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Near-Ground Wind Profiles of Tornadic and Nontornadic Environments in the United States and Europe from ERA5 Reanalyses

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  • 1 Department of Marine, Earth, and Atmospheric Sciences, North Carolina State University, Raleigh, North Carolina
  • 2 Department of Meteorology and Climatology, Adam Mickiewicz University, Poznań, Poland
  • 3 National Severe Storms Laboratory, Norman, Oklahoma
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Abstract

The near-ground wind profile exhibits significant control over the organization, intensity, and steadiness of low-level updrafts and mesocyclones in severe thunderstorms, and thus their probability of being associated with tornadogenesis. The present work builds upon recent improvements in supercell tornado forecasting by examining the possibility that storm-relative helicity (SRH) integrated over progressively shallower layers has increased skill in differentiating between significantly tornadic and nontornadic severe thunderstorms. For a population of severe thunderstorms in the United States and Europe, sounding-derived parameters are computed from the ERA5 reanalysis, which has significantly enhanced vertical resolution compared to prior analyses. The ERA5 is shown to represent U.S. convective environments similarly to the Storm Prediction Center’s mesoscale surface objective analysis, but its greater number of vertical levels in the lower troposphere permits calculations to be performed over shallower layers. In the ERA5, progressively shallower layers of SRH provide greater discrimination between nontornadic and significantly tornadic thunderstorms in both the United States and Europe. In the United States, the 0–100 m AGL layer has the highest forecast skill of any SRH layer tested, although gains are comparatively modest for layers shallower than 0–500 m AGL. In Europe, the benefit from using shallower layers of SRH is even greater; the lower-tropospheric SRH is by far the most skillful ingredient there, far exceeding related composite parameters like the significant tornado parameter (which has negligible skill in Europe).

© 2020 American Meteorological Society. For information regarding reuse of this content and general copyright information, consult the AMS Copyright Policy (www.ametsoc.org/PUBSReuseLicenses).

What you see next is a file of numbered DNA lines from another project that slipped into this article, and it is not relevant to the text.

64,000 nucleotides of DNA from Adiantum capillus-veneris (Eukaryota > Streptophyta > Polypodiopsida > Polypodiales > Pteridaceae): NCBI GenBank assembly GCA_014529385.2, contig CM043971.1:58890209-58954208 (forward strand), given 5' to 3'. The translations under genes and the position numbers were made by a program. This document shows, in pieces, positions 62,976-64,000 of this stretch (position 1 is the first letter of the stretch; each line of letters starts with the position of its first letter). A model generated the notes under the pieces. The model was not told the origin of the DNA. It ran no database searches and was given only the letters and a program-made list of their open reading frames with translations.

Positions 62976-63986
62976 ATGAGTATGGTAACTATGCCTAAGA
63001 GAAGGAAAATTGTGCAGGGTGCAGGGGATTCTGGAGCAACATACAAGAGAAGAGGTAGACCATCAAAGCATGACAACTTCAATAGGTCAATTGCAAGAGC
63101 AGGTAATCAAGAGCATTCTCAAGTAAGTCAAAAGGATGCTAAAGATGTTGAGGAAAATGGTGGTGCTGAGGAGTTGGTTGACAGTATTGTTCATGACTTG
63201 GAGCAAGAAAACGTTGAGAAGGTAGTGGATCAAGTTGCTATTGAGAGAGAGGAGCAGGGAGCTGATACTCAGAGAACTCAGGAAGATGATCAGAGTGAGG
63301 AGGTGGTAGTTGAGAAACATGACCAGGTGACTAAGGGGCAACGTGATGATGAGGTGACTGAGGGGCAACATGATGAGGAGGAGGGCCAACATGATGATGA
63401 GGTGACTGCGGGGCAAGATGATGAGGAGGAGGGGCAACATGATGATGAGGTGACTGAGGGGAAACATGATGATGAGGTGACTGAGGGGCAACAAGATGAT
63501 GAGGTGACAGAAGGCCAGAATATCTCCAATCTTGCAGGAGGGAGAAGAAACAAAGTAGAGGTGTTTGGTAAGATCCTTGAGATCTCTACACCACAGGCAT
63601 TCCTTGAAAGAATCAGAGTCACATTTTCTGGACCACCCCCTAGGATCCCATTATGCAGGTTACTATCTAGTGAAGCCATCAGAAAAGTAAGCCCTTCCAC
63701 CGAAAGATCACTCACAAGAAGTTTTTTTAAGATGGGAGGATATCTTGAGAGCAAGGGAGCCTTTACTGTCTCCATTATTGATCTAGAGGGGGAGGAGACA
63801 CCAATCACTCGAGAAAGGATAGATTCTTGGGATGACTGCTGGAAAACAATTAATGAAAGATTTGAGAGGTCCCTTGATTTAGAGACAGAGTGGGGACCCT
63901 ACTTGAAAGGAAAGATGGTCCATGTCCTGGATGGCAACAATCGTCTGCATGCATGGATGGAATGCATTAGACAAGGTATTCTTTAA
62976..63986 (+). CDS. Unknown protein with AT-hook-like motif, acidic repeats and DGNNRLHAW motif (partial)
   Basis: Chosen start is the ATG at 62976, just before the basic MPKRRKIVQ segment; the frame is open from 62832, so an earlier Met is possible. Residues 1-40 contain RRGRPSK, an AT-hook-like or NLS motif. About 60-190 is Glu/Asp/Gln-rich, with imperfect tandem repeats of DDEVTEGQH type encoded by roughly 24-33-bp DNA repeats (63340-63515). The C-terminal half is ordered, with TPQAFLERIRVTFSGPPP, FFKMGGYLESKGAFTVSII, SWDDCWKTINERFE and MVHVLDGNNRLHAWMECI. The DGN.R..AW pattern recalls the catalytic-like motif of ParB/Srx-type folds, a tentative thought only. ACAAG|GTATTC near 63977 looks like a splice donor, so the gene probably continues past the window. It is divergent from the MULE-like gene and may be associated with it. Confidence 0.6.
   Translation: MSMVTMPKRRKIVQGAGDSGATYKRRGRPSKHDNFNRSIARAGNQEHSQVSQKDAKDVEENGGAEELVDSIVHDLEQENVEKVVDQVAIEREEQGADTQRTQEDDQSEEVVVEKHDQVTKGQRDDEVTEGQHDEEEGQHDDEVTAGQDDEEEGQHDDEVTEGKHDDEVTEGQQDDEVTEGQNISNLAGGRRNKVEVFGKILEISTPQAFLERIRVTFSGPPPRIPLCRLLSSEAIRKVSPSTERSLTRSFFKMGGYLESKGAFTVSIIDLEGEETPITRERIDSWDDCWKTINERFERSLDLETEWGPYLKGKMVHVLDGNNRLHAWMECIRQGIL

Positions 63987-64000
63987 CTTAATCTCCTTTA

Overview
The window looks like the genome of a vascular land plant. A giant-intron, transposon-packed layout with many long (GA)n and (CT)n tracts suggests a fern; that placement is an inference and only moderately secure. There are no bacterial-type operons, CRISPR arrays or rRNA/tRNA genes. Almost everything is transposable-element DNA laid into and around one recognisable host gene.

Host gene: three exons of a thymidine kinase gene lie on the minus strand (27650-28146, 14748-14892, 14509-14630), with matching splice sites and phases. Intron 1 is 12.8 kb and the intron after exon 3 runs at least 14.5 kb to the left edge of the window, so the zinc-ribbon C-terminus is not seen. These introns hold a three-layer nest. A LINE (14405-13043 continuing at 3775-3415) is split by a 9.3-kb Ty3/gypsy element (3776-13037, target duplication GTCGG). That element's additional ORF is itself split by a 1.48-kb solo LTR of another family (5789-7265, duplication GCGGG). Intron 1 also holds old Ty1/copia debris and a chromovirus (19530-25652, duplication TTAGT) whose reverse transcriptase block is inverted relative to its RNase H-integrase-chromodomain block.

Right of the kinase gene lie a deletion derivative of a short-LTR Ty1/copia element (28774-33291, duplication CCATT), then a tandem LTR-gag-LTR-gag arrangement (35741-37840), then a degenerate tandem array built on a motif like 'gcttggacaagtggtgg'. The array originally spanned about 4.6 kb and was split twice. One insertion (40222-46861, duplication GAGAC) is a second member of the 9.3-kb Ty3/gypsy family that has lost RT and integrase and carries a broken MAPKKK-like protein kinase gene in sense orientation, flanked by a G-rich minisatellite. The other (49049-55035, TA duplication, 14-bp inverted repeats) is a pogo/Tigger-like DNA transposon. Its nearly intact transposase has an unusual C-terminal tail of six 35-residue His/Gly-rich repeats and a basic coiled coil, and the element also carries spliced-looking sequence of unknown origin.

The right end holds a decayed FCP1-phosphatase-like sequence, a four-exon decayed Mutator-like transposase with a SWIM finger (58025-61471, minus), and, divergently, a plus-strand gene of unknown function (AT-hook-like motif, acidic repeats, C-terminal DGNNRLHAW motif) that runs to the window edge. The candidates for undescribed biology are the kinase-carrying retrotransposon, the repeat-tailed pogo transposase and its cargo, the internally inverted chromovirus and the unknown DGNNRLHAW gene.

Corresponding author: Brice Coffer, becoffer@ncsu.edu

Abstract

The near-ground wind profile exhibits significant control over the organization, intensity, and steadiness of low-level updrafts and mesocyclones in severe thunderstorms, and thus their probability of being associated with tornadogenesis. The present work builds upon recent improvements in supercell tornado forecasting by examining the possibility that storm-relative helicity (SRH) integrated over progressively shallower layers has increased skill in differentiating between significantly tornadic and nontornadic severe thunderstorms. For a population of severe thunderstorms in the United States and Europe, sounding-derived parameters are computed from the ERA5 reanalysis, which has significantly enhanced vertical resolution compared to prior analyses. The ERA5 is shown to represent U.S. convective environments similarly to the Storm Prediction Center’s mesoscale surface objective analysis, but its greater number of vertical levels in the lower troposphere permits calculations to be performed over shallower layers. In the ERA5, progressively shallower layers of SRH provide greater discrimination between nontornadic and significantly tornadic thunderstorms in both the United States and Europe. In the United States, the 0–100 m AGL layer has the highest forecast skill of any SRH layer tested, although gains are comparatively modest for layers shallower than 0–500 m AGL. In Europe, the benefit from using shallower layers of SRH is even greater; the lower-tropospheric SRH is by far the most skillful ingredient there, far exceeding related composite parameters like the significant tornado parameter (which has negligible skill in Europe).

© 2020 American Meteorological Society. For information regarding reuse of this content and general copyright information, consult the AMS Copyright Policy (www.ametsoc.org/PUBSReuseLicenses).

Corresponding author: Brice Coffer, becoffer@ncsu.edu
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